Quotation by Nadine Gordimer

It was accepted tacitly that when he spoke of "our" people it was a black speaking for blacks, subtly different from when he used "we" or "us" and this meant an empathy between him and her.... It had come to her that this was the basis that ought to have existed between a man and a woman in general, where it was a question not of a difference of ancestry but of sex.
Nadine Gordimer (b. 1923), South Africa author. None to Accompany Me, p. 282, Farrar, Straus and Giroux (1994).

Description of fictional character Mpho, half Xhosa, half Zulu.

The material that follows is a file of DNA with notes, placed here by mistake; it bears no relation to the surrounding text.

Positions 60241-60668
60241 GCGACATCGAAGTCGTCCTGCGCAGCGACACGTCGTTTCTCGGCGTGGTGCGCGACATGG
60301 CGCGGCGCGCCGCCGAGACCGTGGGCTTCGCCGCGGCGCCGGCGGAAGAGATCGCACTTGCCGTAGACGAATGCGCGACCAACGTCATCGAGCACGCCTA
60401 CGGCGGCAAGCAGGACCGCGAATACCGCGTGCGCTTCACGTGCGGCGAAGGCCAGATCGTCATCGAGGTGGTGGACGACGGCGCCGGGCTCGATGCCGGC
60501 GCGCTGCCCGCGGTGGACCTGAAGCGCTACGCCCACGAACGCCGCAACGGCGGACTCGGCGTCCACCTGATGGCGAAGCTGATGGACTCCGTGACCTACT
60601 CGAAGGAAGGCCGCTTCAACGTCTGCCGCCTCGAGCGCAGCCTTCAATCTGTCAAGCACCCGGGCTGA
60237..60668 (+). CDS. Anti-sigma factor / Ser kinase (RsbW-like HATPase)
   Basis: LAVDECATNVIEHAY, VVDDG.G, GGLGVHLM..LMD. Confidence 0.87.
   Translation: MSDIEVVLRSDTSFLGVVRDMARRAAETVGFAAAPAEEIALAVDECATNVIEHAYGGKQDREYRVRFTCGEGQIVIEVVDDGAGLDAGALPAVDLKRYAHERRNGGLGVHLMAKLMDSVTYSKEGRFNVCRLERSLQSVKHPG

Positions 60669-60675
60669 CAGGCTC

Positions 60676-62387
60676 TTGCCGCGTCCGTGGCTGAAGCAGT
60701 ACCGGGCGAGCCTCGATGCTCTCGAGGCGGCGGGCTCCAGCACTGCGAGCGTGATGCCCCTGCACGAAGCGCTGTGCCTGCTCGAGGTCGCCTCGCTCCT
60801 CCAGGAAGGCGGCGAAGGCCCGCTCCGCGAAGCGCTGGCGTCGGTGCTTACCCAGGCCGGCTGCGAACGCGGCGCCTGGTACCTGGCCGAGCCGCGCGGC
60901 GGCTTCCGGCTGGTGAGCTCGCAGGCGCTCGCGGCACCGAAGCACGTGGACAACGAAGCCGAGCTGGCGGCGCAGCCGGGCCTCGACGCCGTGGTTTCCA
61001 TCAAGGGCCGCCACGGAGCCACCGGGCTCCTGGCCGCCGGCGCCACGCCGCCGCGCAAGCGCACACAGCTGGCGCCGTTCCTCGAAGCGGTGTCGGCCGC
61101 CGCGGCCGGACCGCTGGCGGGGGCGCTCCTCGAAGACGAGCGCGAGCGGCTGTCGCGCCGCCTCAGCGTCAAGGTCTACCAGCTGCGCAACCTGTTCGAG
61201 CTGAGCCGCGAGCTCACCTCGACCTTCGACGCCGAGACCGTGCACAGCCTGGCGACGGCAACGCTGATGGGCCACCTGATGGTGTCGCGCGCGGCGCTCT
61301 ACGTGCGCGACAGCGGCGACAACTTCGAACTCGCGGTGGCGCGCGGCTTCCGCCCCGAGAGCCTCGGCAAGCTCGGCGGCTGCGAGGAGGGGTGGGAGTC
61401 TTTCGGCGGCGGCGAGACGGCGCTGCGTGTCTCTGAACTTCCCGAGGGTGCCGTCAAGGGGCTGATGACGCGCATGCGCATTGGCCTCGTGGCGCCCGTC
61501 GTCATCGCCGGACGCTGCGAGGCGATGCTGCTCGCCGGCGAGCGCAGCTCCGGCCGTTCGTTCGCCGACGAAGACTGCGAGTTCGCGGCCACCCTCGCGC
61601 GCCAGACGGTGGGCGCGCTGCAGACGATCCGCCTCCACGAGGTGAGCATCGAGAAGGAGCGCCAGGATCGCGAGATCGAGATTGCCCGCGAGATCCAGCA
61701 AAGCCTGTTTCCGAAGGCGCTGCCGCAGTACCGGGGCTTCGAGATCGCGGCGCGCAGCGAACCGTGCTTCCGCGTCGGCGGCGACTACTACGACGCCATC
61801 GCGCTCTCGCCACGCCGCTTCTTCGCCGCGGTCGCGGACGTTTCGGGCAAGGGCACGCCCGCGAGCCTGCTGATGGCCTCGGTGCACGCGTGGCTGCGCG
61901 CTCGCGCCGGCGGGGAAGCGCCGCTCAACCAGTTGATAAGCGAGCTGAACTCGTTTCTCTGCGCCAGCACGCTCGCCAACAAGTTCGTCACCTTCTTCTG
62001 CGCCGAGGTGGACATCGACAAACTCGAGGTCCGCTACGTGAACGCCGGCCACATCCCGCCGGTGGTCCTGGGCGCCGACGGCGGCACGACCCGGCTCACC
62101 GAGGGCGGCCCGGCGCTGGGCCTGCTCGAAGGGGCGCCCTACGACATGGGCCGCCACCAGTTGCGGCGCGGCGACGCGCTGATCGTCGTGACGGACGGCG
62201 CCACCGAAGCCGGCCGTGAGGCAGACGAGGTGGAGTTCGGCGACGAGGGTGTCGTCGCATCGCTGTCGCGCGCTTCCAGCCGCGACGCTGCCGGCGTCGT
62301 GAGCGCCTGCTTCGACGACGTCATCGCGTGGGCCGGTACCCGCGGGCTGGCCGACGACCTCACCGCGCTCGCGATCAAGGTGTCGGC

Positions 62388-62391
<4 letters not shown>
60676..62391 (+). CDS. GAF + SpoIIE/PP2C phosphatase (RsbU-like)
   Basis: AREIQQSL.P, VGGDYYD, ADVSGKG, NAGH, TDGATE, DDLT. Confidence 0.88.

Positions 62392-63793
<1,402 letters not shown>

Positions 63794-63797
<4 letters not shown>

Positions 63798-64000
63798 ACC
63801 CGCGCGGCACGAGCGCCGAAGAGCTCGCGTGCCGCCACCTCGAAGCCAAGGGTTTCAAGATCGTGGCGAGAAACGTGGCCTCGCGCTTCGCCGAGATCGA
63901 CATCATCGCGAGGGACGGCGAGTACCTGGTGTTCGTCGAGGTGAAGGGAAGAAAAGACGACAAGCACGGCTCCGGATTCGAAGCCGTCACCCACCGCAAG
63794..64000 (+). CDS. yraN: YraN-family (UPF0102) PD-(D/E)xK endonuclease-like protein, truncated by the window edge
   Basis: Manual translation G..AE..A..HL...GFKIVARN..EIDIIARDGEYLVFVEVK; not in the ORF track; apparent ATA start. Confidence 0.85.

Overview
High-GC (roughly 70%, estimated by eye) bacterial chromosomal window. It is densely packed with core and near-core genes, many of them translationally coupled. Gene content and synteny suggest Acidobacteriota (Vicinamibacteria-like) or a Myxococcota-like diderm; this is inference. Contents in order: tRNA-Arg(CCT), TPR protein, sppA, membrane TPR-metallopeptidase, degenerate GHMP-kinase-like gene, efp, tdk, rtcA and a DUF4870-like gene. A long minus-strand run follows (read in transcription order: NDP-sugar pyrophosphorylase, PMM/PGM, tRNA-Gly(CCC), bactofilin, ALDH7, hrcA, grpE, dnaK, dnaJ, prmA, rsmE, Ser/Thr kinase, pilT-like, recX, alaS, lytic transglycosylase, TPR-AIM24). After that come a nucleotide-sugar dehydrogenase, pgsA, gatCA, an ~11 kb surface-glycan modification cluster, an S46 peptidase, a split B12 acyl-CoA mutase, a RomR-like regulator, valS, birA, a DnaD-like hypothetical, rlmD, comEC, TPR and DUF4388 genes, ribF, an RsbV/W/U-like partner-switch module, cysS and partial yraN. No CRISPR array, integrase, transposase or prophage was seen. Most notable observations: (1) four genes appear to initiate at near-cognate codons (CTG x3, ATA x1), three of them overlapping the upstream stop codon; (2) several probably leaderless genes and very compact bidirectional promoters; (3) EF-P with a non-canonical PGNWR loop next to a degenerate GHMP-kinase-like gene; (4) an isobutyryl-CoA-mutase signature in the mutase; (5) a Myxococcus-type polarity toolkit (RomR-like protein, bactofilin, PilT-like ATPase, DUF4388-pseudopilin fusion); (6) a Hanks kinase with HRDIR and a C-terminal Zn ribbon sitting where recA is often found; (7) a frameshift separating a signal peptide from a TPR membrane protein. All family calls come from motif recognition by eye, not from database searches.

Surprise me with a
The Columbia World of Quotations © 1996, Columbia University Press.
Licensed from Columbia University Press. All rights reserved. Except as otherwise permitted by written agreement, the following are prohibited: copying substantial portions or the entirety of the work in machine readable form, making multiple printouts thereof, and other uses of the work inconsistent with U.S. and applicable foreign copyright and related laws.
Copyright ©  2014 Dictionary.com, LLC. All rights reserved.
About PRIVACY POLICY Terms Careers Advertise with Us Contact Us Suggest a Word Help